One of the most common questions we get this time of year is, “Is it safe to plant in the fall?”. FALL IS FOR PLANTING has long been the Burnett mantra since the days of the little wood shed on route 85 in Salem that displayed hand painted signs shouting this good news.
Good news? No, GREAT news! Not only have we begun to wrap up the season with big savings on top quality plants, but the air is crisp and cool while the ground is still nice and warm, making perfect conditions for good root development. No top growth will occur this time of year, but your plant’s roots will continue to grow right up until the ground freezes, ensuring that you will enjoy your new plant for years to come.
Plants also visibly seem to appreciate Fall’s cooler temperatures. They are less stressed, and so is the gardener that can enjoy working outdoors without being scorched by the sun.
Rain is usually more plentiful in the Fall too, making daily maintenance of newly planted trees, shrubs, and perennials, much easier. Still, water is part of the insurance policy of your new planting and if we get less than an inch a week, keep your hose handy. Another tool we recommend to ensure the life of your plants is Biotone from Espoma. It is a low nitrogen starter fertilizer that helps produce more and stronger roots. It’s what you don’t see under the soil line that directly impacts the part you enjoy seeing above the soil line.
When planting broadleaf evergreens, it’s a good idea to also use an anti-desiccant spray like EcoLogic Moisture-In. This will help protect your plant from Winter Burn. Extreme temps will soon be on their way, and an anti-desiccant spray will keep those leaves from losing moisture and turning brown. In fact, this kind of treatment is good for even established broadleafs.
Fall IS for Planting! Enjoy the beautiful weather and plant something! Oh, and if you’re going to plant perennials this fall, why not side plant some spring daffodil bulbs in every hole you dig? You’ll thank yourself next spring.
Your home is your happy place, right? Your refuge from the world, the place that you can truly call your own. Making it reflect you and who you are is what makes it yours. Changing things seasonally will not only allow you to express yourself, but it’s also about making you smile whenever you see what you’ve created. And making you smile as you approach your home after a long day at work because the MOST beautiful mum (ever) is gracing your doorstep is where we come in…Let your inner artist choose the pallet for your Fall decor; cornstalks, mini and full sized hay bales, ornamental corn, pumpkins, gourds, and Fall plants have filled up our greenhouses! Come and have some fun family time at our Fall Festival, and leave with a cartful of happiness.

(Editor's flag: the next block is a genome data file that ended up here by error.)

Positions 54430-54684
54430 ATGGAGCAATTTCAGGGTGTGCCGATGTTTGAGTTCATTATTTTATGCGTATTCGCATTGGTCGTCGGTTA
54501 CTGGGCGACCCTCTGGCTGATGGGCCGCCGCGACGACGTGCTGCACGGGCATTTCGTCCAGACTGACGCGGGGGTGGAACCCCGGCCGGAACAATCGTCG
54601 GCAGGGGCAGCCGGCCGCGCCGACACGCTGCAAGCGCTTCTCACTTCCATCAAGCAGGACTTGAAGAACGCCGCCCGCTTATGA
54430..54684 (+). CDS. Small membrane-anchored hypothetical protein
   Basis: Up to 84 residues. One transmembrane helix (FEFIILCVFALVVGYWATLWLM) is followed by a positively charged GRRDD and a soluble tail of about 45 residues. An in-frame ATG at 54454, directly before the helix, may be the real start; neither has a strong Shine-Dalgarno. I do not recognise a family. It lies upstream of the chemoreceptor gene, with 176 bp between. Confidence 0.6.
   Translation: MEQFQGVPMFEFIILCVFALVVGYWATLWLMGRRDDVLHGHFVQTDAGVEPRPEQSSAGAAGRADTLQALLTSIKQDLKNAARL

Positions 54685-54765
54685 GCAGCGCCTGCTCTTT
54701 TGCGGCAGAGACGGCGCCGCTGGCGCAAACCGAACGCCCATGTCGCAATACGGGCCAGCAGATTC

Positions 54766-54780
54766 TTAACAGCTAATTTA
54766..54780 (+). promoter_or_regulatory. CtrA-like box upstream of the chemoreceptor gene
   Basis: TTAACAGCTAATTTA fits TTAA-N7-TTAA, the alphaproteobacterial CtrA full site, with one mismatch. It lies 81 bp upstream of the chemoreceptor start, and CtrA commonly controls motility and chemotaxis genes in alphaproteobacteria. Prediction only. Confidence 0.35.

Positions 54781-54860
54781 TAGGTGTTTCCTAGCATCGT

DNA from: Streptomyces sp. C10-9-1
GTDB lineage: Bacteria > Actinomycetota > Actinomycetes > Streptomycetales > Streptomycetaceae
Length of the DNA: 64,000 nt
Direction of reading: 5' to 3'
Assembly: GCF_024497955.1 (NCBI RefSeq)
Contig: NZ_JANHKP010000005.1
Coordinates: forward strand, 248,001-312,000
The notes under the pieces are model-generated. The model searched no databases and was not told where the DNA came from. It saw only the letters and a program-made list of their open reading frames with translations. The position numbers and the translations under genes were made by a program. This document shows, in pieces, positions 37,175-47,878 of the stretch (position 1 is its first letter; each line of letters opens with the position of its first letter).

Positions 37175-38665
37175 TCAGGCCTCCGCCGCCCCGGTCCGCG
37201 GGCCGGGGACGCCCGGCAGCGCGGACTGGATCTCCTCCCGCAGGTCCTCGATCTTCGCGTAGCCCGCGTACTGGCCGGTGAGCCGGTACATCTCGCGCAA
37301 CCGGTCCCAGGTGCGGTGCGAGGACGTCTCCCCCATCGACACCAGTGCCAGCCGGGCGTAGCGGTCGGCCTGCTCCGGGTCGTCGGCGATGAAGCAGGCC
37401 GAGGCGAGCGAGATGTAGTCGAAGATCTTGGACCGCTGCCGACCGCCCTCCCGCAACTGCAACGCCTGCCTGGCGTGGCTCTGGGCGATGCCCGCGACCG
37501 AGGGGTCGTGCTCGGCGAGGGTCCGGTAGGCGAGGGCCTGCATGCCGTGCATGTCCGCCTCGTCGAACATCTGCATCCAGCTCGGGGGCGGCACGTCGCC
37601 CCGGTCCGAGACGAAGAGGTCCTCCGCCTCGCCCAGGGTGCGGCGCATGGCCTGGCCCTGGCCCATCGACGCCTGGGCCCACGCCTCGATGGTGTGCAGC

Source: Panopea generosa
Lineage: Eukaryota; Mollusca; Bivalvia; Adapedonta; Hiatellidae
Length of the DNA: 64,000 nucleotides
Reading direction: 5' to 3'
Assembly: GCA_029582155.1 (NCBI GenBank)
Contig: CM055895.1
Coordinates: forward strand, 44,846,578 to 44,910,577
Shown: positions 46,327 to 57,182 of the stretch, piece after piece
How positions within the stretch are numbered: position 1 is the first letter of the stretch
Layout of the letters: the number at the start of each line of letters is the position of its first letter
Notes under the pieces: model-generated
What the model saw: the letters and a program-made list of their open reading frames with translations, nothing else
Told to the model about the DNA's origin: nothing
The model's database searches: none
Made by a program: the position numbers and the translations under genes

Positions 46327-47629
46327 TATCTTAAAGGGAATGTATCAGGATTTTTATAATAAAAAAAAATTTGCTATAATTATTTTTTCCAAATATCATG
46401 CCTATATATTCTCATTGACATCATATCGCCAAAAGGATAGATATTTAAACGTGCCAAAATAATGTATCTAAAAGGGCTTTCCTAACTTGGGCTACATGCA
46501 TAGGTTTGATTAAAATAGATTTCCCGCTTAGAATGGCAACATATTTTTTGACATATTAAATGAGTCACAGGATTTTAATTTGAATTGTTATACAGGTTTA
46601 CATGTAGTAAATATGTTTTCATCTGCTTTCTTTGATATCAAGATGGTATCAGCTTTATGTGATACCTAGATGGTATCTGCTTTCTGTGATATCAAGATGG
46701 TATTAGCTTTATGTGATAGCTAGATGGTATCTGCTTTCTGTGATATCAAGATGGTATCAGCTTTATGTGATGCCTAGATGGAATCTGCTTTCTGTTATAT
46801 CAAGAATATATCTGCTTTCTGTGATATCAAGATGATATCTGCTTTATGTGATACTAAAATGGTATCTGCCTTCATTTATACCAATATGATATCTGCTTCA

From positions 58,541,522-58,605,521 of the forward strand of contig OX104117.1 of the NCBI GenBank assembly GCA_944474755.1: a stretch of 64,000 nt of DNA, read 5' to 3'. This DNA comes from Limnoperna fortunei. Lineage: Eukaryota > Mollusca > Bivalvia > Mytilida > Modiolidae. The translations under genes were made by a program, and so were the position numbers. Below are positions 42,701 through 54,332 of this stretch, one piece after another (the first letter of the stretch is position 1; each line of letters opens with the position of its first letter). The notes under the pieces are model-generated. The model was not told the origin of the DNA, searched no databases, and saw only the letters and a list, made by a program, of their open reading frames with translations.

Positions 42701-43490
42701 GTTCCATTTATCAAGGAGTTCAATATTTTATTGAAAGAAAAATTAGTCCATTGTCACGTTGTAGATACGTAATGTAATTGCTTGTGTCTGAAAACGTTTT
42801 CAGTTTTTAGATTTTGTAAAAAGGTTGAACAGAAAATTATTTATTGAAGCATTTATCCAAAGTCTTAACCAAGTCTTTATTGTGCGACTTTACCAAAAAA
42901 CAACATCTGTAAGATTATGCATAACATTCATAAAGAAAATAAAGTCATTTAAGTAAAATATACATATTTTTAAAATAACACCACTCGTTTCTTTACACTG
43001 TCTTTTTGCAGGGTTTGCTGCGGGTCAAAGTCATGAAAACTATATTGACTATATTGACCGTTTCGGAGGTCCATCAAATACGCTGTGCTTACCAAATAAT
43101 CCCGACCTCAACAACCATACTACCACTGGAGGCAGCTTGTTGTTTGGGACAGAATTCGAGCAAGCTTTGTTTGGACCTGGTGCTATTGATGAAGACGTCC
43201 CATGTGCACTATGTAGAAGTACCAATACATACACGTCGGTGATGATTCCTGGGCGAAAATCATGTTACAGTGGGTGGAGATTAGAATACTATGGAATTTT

Register for all of our workshops at burnettscg.com!
Driving to the garden center yesterday morning, my eyes noted the presence of leaves on the roadside of route 82, flying into the air as oncoming cars zipped by. My brain (still sleepy and waiting for the coffee to kick in), sighed ‘fall is here’. Yessss…but not the reason the leaves are falling. Sorry to say this dry weather may affect our fall display of colors if we don’t get some much needed rain soon. Look at THIS chart to see how little rain the hottest month of the year gave our gardens. We encourage you to protect the plants you’ve invested in, especially the ones you’ve planted this year. They need to be watered, and not just the kind of water that prevents wilt or just enough to keep them alive, but BIG and thorough drinks every time you water. You loved it when you bought it, continue with the love….questions on watering? Give us a call. We’re happy to help. THIS article will help too.